Changing Mindsets for Better Wellbeing


Having discussed the causes, types, and prevention of diabetes, this article will discuss the
symptoms and diagnosis of diabetes mellitus.
Symptoms of diabetes mellitus
Diabetes is one disease that almost always has symptoms. Symptoms result from high
sugar levels in your bloodstream, which may eventually start to seep into your urine.
Excessive sugar also reduces your immunity and increases your risk of infections.
The symptoms of diabetes include:
Excessive passing of urine: Large amounts of urine both in the daytime and at night. This
is your body’s way of getting rid of the excess sugar in your blood, as it’s not taken up by
your muscles and liver.
If you see sugar ants around your urine, most likely your urine is sweet like sugar, hence the
Excessive drinking of water: As you pass large volumes of urine, you get thirstier because
your body needs to replace the fluid lost in the urine.
Excessive hunger: Your tissues do not get glucose to work with even though it’s present in
your bloodstream. Your body perceives this as a lack and stimulates your hunger center. So
you eat more and your sugar level keeps going up. However, your tissues can’t get this
sugar for either of these reasons or both
1. There is no insulin as a key to open the door to let glucose leave the blood and get
into your muscles and other tissues (type 1 diabetes).
2. Insulin is present as the key but the door is just too stiff (insulin resistance) to open
properly. This happens in type 2 diabetes mellitus.
Weight loss: This is more common in type 1 than type 2 diabetes. Your body starts to
convert fat stores into glucose since it perceives the lack of glucose in your tissues as a lack
of glucose in the blood.
Infections: One of the early symptoms of diabetes is having a recurrence of boils in different
parts of your body. You may also have frequent infections like thrush (either in your genital
area or mouth). This happens because your immunity is suppressed by the persistently high
blood glucose levels. Your body is unable to fight off infections as it normally would.
Tiredness: Your muscles need glucose to work with; little or no glucose to help your
muscles work makes you tired all the time. Despite your markedly increased appetite and
food consumption, glucose is not getting into your muscles.
Wounds that heal slowly: You may also notice that when you have a cut, it takes much
longer than usual to heal completely.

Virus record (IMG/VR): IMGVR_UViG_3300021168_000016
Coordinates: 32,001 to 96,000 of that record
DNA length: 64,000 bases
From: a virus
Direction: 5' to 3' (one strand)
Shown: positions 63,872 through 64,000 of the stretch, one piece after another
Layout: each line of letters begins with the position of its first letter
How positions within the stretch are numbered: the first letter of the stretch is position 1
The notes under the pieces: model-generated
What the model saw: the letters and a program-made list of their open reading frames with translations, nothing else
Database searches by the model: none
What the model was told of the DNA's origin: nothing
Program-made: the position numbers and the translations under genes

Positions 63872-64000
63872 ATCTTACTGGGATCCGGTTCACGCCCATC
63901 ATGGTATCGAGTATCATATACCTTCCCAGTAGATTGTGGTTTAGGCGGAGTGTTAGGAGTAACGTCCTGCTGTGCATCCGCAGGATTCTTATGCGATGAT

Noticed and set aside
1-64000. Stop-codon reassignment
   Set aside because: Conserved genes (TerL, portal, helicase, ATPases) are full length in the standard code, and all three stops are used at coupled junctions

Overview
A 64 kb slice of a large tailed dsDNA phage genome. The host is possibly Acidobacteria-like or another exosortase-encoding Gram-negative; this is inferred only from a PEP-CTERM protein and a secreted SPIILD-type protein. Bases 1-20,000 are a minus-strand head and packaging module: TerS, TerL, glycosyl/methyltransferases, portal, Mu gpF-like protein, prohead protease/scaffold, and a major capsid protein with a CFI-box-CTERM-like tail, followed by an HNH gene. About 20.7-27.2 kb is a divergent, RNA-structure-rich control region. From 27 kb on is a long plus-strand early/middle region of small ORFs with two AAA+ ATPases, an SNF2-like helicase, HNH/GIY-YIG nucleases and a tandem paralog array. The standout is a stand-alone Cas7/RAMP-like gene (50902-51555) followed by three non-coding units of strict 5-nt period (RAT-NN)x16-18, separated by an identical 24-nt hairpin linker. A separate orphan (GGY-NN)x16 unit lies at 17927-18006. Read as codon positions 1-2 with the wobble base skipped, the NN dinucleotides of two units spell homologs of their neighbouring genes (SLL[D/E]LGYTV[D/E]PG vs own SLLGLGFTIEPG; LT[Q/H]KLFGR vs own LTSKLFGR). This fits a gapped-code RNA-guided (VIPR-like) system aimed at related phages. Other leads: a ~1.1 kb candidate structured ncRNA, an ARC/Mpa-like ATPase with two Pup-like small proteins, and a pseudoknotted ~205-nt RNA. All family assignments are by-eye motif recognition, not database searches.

Having any or all of these symptoms is not sufficient to make a diagnosis of diabetes mellitus
without a confirmatory blood test.
Blood sugar tests are done to confirm the diagnosis viz:
1. Fasting blood sugar (FBS) is the blood sugar level after an 8-14 hours overnight fast.
-Normal FBS is 60-100 mg/dl (3.5-5.6 mmol/l). -FBS in prediabetes is >100 mg/dl (5.6
mmol/l) to 125.9 mg/dl (6.9 mmol/l).
-FBS 126 mg/dl (7 mmol/l) and above on at least 2 different occasions or with the above
symptoms confirms the diagnosis of diabetes mellitus.
2. Random blood sugar (RBS): Blood samples can be taken at any time, not the
morning after an overnight fast. RBS levels of 200 mg/dl (11.1mmol/l) and above are
suggestive of the diagnosis of diabetes mellitus.
3. Oral glucose tolerance test (OGTT): This test is used mostly in pregnant women to
screen for diabetes in pregnancy (gestational diabetes). It may also be used on
persons who have 2 or more conflicting fasting blood glucose levels. It tests how well
your body handles glucose after having a meal.
This test starts with a fasting blood sugar test. Subsequently, 2-3 more blood samples are
taken 30 minutes to an hour apart after the person consumes a solution of glucose.
The normal response after a meal is for your blood glucose levels to rise immediately and
then fall quickly within the normal random blood glucose levels. An individual who has
diabetes would have a rapid rise in blood glucose level which remains higher than the
normal range of random blood glucose.
4. Haemoglobin A1c (HBA1c): This test shows what your blood glucose levels have
been like over the last 3 months. It is measured in percentages, as the percentage of
a part of your red blood cell that is coated in glucose. Normal HBA1c is less than
5.7% but a level of 6.5% and above confirms diabetes mellitus. This test may also be
used to monitor blood glucose control in a person with diabetes.
So if you had been eating without discretion and/or skipping your medications, but then
decided to keep to your dietary modifications a few days before your follow up visit, your
blood glucose levels may be within normal but HBA1c would show that your glucose control
had been suboptimal.
To summarize, the presence of symptoms and blood tests help to confirm the diagnosis of
diabetes mellitus.
The next post will be an exposition on the treatment of diabetes mellitus including foods and
drinks that aid or interfere with the maintenance and control of your blood glucose levels.


About The Author

Grace is a freelance health writer and editor who is skilled in writing easy-to-understand educational and informative health contents.

When she’s not working in the hospital or writing, she’s either reading or spending time together with her family.